Task 5: Create an HTTP load balancer

HTTP(S) Load Balancing is implemented on Google Front End (GFE). GFEs are distributed globally and operate together using Google's global network and control plane. You can configure URL rules to route some URLs to one set of instances and route other URLs to other instances. Requests are always routed to the instance group that is closest to the user, if that group has enough capacity and is appropriate for the request. If the closest group does not have enough capacity, the request is sent to the closest group that does have capacity.

To set up a load balancer with a Compute Engine backend, your VMs need to be in an instance group. The managed instance group provides VMs running the backend servers of an external HTTP load balancer. For this lab, backends serve their own hostnames.

  1. First, create the load balancer template:

gcloud compute instance-templates create lb-backend-template \ --region=us-central1 \ --network=default \ --subnet=default \ --tags=allow-health-check \ --image-family=debian-9 \ --image-project=debian-cloud \ --metadata=startup-script='#! /bin/bash apt-get update apt-get install apache2 -y a2ensite default-ssl a2enmod ssl vm_hostname="$(curl -H "Metadata-Flavor:Google" \ http://169.254.169.254/computeMetadata/v1/instance/name)" echo "Page served from: $vm_hostname" | \ tee /var/www/html/index.html systemctl restart apache2'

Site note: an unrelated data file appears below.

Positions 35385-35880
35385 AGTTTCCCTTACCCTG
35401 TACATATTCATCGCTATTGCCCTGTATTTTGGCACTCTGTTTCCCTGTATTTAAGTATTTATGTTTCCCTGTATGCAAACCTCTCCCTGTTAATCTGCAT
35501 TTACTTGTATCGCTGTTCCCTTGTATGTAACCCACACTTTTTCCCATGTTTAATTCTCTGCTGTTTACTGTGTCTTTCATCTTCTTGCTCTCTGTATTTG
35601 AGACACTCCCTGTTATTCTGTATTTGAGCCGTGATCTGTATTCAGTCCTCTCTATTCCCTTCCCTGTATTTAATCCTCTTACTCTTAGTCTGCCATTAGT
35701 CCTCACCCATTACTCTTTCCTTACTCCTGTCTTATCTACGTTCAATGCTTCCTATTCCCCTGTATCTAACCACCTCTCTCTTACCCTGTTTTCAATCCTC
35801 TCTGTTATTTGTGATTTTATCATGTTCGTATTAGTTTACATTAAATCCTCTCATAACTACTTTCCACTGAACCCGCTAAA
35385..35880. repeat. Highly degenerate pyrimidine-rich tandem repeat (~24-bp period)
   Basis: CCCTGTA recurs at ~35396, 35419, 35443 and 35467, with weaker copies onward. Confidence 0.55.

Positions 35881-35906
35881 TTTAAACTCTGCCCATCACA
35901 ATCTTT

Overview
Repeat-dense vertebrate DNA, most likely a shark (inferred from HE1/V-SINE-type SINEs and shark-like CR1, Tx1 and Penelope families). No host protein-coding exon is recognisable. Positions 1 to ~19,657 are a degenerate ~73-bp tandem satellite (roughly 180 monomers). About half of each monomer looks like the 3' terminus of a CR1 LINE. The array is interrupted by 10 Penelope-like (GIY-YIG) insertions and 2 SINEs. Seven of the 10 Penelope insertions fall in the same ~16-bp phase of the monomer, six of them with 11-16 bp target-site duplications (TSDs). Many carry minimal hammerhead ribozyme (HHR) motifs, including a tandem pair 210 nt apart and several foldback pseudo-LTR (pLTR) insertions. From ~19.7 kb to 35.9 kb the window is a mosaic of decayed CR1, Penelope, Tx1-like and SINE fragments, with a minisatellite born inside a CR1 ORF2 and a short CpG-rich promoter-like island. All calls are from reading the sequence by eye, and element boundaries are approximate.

1. Managed instance groups (MIGs) let you operate apps on multiple identical VMs. You can make your workloads scalable and highly available by taking advantage of automated MIG services, including: autoscaling, autohealing, regional (multiple zone) deployment, and automatic updating. Create a managed instance group based on the template:

gcloud compute instance-groups managed create lb-backend-group \ --template=lb-backend-template --size=2 --zone=us-central1-a
  1. Create the fw-allow-health-check firewall rule. This is an ingress rule that allows traffic from the Google Cloud health checking systems (130.211.0.0/22 and 35.191.0.0/16). This lab uses the target tag allow-health-check to identify the VMs.